Edge computing is here… but what are the advantages?

Following the widespread adoption of cloud computing, it is time to analyse an important rising technology trend: edge computing. 

Cloud computing as a concept needs no introduction. The technology has been adopted by major players in the tech industry like Google, Microsoft and Amazon, who have used cloud computing for their respective Cloud Platform, Azure and Web Service projects. Despite the fact that more businesses are migrating to cloud computing, the rising tech trend to analyse and understand could be edge computing. 

Edge computing could well be the solution to the perceived criticisms of running operations on the cloud. Such criticisms are based on the latency that can be experienced with cloud computing, along with the need to send data to a data centre in order to be processed.

Edge computing, meanwhile, does not have the same requirements. It occurs near the physical location of the user or the data source. When computing services are located closer to the user or source of data, users can benefit from experiencing fast and reliable services. Companies can also benefit using hybrid cloud computing, and by distributing resources across a range of locations. Edge computing has therefore been described as acting like “mini data centres”. 

How can tech companies use edge computing?

Edge computing can be used by companies to run connected operations, from a core data centre to the locations of users and their data. Using edge can, in essence, extend a cloud environment to more locations, much like how cloud computing lets companies operate the same tasks in their data centre and on the public cloud.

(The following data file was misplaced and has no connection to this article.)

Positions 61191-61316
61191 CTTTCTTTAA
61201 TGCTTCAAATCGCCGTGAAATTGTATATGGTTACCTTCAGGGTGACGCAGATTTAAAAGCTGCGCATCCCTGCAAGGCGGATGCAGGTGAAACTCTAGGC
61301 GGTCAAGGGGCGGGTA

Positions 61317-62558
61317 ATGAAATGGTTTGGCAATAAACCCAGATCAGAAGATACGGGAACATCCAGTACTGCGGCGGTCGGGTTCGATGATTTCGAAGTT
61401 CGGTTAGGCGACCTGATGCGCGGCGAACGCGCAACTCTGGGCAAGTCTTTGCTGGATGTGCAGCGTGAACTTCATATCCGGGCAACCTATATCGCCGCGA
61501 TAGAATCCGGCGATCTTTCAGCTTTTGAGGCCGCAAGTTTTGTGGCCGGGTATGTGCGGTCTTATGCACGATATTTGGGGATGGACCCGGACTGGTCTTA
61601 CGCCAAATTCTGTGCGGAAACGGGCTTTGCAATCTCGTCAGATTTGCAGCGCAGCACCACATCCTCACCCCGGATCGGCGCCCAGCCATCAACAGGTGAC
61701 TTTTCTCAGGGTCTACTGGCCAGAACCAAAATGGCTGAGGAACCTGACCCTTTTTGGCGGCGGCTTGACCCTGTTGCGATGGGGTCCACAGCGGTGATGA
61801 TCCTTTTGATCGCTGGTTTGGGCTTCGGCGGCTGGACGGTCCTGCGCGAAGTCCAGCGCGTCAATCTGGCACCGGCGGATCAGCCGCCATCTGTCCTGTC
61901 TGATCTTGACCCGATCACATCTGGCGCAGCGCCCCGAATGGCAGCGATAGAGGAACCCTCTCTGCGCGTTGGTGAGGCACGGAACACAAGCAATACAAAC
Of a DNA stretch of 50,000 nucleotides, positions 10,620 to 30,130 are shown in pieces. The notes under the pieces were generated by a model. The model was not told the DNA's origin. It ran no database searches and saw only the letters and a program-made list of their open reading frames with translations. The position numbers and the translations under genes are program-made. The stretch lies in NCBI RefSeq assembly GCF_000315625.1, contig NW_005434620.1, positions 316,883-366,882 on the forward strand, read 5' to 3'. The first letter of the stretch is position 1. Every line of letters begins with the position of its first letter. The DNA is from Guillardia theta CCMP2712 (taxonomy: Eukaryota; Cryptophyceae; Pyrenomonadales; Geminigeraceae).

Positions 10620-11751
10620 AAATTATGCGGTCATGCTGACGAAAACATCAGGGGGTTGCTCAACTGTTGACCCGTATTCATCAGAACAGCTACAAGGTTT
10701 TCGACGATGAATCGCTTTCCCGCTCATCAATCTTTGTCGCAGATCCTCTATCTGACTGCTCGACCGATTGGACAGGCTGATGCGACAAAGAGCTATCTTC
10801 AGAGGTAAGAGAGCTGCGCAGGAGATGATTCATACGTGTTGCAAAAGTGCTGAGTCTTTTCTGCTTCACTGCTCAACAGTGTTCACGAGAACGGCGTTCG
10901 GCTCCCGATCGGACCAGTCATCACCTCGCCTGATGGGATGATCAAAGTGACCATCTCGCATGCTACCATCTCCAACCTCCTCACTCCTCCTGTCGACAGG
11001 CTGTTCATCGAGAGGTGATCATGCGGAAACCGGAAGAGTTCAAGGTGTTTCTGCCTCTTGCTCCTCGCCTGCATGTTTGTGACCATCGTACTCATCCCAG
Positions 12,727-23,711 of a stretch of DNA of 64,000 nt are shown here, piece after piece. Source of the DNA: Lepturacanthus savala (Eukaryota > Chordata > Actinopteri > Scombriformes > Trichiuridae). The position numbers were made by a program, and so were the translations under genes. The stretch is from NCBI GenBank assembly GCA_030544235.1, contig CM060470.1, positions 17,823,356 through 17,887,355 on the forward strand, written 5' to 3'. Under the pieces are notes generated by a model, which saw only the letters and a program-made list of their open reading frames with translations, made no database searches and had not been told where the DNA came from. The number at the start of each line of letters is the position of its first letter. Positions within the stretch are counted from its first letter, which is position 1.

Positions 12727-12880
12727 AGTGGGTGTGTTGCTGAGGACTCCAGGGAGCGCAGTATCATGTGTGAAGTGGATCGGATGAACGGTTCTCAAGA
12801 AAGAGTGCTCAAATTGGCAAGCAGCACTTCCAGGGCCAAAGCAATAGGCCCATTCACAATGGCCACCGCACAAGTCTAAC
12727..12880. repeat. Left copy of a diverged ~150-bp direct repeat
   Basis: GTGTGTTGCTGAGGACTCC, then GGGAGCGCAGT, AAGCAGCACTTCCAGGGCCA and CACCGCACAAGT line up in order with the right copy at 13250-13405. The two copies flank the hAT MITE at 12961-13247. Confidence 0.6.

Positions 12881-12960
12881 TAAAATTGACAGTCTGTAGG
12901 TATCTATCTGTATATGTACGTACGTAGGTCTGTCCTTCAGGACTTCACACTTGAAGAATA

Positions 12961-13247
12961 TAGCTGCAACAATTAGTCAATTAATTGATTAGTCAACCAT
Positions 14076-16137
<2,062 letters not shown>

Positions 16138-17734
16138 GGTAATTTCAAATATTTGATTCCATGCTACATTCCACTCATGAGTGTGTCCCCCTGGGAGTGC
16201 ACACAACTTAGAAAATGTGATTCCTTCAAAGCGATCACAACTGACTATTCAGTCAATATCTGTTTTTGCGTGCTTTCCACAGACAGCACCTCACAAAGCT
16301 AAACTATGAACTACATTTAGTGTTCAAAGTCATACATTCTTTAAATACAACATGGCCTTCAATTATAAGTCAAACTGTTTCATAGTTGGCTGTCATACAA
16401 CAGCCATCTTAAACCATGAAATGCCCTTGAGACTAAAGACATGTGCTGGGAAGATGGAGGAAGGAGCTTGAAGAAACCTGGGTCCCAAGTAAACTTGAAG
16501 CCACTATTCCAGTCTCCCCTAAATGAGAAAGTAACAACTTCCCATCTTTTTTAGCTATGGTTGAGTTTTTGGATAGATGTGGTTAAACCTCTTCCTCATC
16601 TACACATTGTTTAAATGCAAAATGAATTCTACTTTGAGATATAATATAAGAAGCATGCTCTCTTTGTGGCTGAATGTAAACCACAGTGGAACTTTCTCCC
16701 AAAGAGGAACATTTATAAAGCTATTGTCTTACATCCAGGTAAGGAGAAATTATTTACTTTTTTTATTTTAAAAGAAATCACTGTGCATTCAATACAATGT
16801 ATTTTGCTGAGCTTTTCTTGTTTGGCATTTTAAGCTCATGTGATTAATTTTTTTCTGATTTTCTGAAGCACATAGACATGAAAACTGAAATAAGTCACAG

Edge computing is already used in multiple industries, such as manufacturing and telecommunications, but its rise in adoption could lead to it featuring in more and more consumer electronic products and services.

The implementation of edge in different industries 

Companies can use edge computing to process data locally and as it happens, instead of sending data to a centre where there can be delays and latency. For example, companies can link devices to a centralised data platform so that they can receive software updates or share filtered data that can further improve operations. 

Another use for edge computing is connected vehicles. Public transport and delivery services often use computers to analyse passenger flow and service delivery. Drivers who don’t have fixed rounds can use edge computing to find the best possible routes to take. Services can become more dependable, while data remains uniformly secured. 

There is also a use with autonomous vehicles. Edge computing can process large amounts of data as it happens, even though connectivity is not consistent. With edge, driverless cars can process large amounts of data on board the vehicle to decrease the chances of latency. To receive software updates, the vehicles can still connect to a centralised location. 

Edge computing could enhance services like virtual reality. (Photo: Pixabay)
Edge computing could enhance services like virtual reality. (Photo: Pixabay)

Edge computing for content delivery networks

Edge could seem to be an effective tool for content delivery networks, namely with maintaining fast internet services. Companies can establish data servers that are located close to their user base, which would essentially let websites load at a fast rate and host fast-streaming services.  

By offering stable services at arguably a lower cost, edge computing could translate to a more enjoyable and consistent user experience for internet-based services.

On paper, it can decrease the costs of operating a network, along with navigating the limitations of bandwidth, transmission delays and limit service failures.

Even as augmented and virtual reality opportunities and services open up more and more, edge may be the best manner of computing, as they are both applications that actually benefit from lower response time. 

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